5 Tips For Choosing The Right Brand Partner
Choosing the right brand partner is critical, whether it’s for co-branding, cross-promotions, brand alliances or even strategic joint ventures.
Brand partnerships can do wonders for your business, but if you don’t choose your brand partner carefully, the partnerships may not show results, or in rare circumstances, may even cause harm to your brand.
Show me your friends and I’ll show you your future.
This quote holds true for brand partnerships. Carefully choosing, who and who not to engage with, is vital for the success of brand partnerships.
Here’s 5 tips on how to choose your brand partners:
1. Alignment With Goals
It’s important that you define your goals before identifying prospective brand partners.
Some common goals include:
- Extending your marketing reach by acquiring new customers or new markets
- Added value for existing customers
- New revenue streams (e.g. co-branded products)
- Building customer engagement and loyalty
- Reiterate your brand positioning and increase brand equity
Defining your goals are integral to being able to identify the right brand partners.
When Ikea launched its Lattjo play collection in late 2015, it partnered with Dreamworks to create a series of animated shorts featuring characters from the new collection.
Ikea was clear on its goals. It wanted its new collection to appease children and what better partner than Dreamworks to grab the attention of kids!
2. Customer Alignment
An important consideration in choosing your brand partner is customer alignment. Do you and your brand partner share similar customer segments?
If you’re catering to an entirely different customer segment, your brand partnership may not be effective.
Probably, the most common brand partnerships are between airlines and hotels. The customer segment is exactly the same and it makes perfect sense because they’re complimentary services.
Your brands don’t necessarily need to be complimentary, but at least they should share an overlapping customer segment.
A great example is GoPro and Red Bull. Both the brands have a very similar customer segment.
GoPro manufactures action cameras and Red Bull makes energy drinks. They share customers who are into adventure sports and high adrenaline activities.
3. Brand Positioning & Brand Identity
What’s also important is brand positioning and brand identity. Does your partner brand enjoy a similar brand positioning as yours?
A great example is the partnership between BMW and Montblanc. Both the brands are positioned as luxury brands and so, they jointly launched the “Montblanc for BMW” collection of on-the-road and in-office products.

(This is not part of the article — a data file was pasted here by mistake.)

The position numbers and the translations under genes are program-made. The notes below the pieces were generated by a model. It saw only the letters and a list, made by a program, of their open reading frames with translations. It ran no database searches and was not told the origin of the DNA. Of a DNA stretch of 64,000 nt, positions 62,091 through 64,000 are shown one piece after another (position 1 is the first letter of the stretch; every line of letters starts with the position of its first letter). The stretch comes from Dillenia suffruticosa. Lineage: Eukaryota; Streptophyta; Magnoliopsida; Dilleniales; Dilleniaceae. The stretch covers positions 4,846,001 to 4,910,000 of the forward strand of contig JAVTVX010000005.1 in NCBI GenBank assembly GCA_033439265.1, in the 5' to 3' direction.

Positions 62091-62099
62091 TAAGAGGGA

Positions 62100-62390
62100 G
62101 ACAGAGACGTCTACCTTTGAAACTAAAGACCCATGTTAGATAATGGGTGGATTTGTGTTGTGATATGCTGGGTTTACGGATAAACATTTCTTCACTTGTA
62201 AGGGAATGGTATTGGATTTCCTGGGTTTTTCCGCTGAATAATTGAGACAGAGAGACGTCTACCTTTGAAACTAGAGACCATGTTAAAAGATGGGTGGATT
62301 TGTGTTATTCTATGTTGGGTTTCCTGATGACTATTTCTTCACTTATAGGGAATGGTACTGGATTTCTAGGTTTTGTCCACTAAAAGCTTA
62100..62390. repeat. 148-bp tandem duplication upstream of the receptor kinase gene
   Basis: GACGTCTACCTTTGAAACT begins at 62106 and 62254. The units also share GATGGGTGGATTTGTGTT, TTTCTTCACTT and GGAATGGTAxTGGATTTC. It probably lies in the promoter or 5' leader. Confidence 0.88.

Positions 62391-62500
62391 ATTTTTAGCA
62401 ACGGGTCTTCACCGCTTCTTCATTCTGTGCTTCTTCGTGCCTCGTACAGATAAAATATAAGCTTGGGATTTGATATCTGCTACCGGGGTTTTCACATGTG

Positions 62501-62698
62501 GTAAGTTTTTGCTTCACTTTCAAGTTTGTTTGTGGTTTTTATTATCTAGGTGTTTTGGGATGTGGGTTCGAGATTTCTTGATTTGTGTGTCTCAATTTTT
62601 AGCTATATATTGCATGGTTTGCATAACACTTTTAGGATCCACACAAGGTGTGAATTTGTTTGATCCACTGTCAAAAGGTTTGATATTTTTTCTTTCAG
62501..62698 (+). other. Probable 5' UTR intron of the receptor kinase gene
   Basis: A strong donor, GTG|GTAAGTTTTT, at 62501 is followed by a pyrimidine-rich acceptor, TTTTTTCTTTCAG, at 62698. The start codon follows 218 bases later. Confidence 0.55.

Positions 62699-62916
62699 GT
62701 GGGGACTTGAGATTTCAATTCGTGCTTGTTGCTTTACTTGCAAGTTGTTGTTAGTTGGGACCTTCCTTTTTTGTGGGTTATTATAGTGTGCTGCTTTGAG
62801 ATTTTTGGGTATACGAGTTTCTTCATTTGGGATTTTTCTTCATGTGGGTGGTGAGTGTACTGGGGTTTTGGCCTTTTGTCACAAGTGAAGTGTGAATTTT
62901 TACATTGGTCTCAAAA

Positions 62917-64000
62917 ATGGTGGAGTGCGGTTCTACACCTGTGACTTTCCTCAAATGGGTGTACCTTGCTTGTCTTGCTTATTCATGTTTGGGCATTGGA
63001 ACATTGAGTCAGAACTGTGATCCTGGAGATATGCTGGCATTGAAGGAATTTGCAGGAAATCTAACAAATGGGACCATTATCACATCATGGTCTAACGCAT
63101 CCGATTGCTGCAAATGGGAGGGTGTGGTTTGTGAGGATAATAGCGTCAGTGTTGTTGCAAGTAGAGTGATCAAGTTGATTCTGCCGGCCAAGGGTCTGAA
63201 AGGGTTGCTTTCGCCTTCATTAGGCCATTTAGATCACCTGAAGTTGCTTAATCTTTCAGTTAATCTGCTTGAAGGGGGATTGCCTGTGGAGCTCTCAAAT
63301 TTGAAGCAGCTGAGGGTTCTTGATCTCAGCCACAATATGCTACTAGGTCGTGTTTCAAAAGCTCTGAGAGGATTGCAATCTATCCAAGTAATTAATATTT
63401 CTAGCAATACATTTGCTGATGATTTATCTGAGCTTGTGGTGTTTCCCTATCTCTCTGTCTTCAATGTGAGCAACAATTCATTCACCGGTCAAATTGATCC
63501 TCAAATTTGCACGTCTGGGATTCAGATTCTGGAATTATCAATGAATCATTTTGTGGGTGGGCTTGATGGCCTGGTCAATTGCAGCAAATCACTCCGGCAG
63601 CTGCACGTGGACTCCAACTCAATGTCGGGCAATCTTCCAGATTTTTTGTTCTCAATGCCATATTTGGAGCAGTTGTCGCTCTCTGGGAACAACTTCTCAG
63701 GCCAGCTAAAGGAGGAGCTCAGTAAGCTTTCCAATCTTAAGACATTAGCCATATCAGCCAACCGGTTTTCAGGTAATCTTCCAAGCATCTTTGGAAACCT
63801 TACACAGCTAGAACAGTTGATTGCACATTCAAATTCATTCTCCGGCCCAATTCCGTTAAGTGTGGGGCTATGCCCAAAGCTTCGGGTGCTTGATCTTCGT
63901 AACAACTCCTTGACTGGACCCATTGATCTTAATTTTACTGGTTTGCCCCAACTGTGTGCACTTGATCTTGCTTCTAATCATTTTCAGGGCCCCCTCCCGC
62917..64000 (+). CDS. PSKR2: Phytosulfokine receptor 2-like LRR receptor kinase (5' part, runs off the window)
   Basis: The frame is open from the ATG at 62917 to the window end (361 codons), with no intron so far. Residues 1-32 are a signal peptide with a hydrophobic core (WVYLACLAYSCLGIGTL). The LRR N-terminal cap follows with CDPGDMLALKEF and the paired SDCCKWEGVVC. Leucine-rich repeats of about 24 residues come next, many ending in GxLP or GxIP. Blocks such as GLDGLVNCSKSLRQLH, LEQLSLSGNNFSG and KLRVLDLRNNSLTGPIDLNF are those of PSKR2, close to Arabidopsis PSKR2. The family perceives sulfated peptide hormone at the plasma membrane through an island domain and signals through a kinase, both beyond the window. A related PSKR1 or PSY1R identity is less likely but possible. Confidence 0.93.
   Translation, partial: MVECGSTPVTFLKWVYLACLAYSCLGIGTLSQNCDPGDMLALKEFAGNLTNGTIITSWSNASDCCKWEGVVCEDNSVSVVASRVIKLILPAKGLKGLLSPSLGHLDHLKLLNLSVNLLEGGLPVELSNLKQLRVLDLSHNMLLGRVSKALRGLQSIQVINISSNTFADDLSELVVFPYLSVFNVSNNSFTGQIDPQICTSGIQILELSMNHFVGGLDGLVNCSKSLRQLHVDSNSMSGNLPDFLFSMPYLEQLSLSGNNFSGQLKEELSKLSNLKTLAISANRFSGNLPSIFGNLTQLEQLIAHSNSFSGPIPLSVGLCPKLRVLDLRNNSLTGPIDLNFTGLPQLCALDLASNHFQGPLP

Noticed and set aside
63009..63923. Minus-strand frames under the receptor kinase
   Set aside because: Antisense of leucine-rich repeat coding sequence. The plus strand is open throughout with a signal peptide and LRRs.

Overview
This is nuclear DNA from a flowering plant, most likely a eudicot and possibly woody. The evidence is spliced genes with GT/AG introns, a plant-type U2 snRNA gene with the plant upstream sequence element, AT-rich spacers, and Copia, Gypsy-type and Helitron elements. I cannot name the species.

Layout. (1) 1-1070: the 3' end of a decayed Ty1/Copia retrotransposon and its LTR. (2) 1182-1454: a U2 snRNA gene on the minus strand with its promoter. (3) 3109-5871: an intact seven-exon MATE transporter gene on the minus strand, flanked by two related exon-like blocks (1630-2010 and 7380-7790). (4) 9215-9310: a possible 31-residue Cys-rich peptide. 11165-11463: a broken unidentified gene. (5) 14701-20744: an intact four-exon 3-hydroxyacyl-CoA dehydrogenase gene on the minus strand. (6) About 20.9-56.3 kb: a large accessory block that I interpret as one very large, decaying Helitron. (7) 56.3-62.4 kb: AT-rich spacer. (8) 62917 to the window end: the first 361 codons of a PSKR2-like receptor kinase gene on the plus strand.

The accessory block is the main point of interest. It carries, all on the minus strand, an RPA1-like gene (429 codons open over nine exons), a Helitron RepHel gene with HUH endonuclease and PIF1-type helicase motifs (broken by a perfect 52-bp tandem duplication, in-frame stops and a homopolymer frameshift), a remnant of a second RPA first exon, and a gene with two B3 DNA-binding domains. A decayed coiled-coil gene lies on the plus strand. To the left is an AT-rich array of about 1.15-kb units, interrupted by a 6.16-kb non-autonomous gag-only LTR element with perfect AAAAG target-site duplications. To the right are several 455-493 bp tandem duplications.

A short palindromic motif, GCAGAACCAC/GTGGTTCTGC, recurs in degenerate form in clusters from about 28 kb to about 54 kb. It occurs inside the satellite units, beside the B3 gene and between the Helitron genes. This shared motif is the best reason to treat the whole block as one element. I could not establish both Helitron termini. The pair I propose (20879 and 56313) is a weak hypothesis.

Let’s consider an example of a brand partnership that was a failure. Target and Neiman Marcus forged a partnership a couple years ago. Neiman Marcus is a luxury retailer and although Target isn’t positioned as low-cost (like Walmart), it still is a mass market department store and both brands don’t really go together.
They launched a holiday collection and the results were disastrous. Prices that Neiman Marcus customers may well be accustomed to don’t work at Target! They discounted the collection by over 70% and it was a large defeat for both brands.
4. Shared Values & Ethics
One of the most common mistakes companies make in seeking out brand partners is not looking at shared values and ethics.
Shell and Lego’s brand partnership lasted for 5 decades…
But came to an abrupt end.
One wonders how does Shell and Lego’s partnership make sense? What does one of the most loved TOY brands have to do with one of the largest oil production companies?
It all came tumbling down in 2014 when Greenpeace activists launched a massive campaign to urge Lego to end its 50 year old partnership to protest the oil giant’s plans to drill into the Arctic.
Sure, it made commercial sense to distribute Lego toys at Shell’s petrol stations in 26 countries. But it begs the question, did both brands share the same values? The answer came to light after 50 years.
5. Brand Scale
Sometimes (but not always) you should also consider how your brand’s scale compares with that of your brand partner.
Let’s say you want to cross-promote another brand and both brands mutually decide to promote each other on their websites. If the web traffic of one brand is much higher than that of the other, it may not be a fair partnership.
Of course, if you choose to use Madneto, you don’t need to worry about this because the tool measures the difference and gets other brands to promote the larger one and compensate for the extra traffic.
But, in certain situations the scale of your prospective brand partner matters and that, may just be the deciding factor for why you choose one brand partner over another.
Choosing the right brand partner plays a vital role in the success of brand partnerships.
Before identifying prospective brand partners, you must define what it is you would like to achieve from the partnership (e.g. new customers, loyalty, brand positioning, new revenue streams, etc.).
You and your brand must share a common customer segment. For instance, GoPro and Red Bull’s partnership was an amazing success because both brands have a similar customer segment – adventure or sports enthusiasts.
Brand positioning is also very important. BMW enjoyed a great partnership with Montblanc because both brands are positioned as luxury brands.
Shared values is a commonly ignored factor in brand partnerships. Lego and Shell’s partnership made great commercial sense but came to a terrible end because a much loved toy brand cannot have common values with a large oil company.
Sometimes, it’s also important to compare the scale of your brand with that of your brand partner, otherwise it may not lead to a fair partnership.
What factor plays the most important role for you in choosing a brand partner?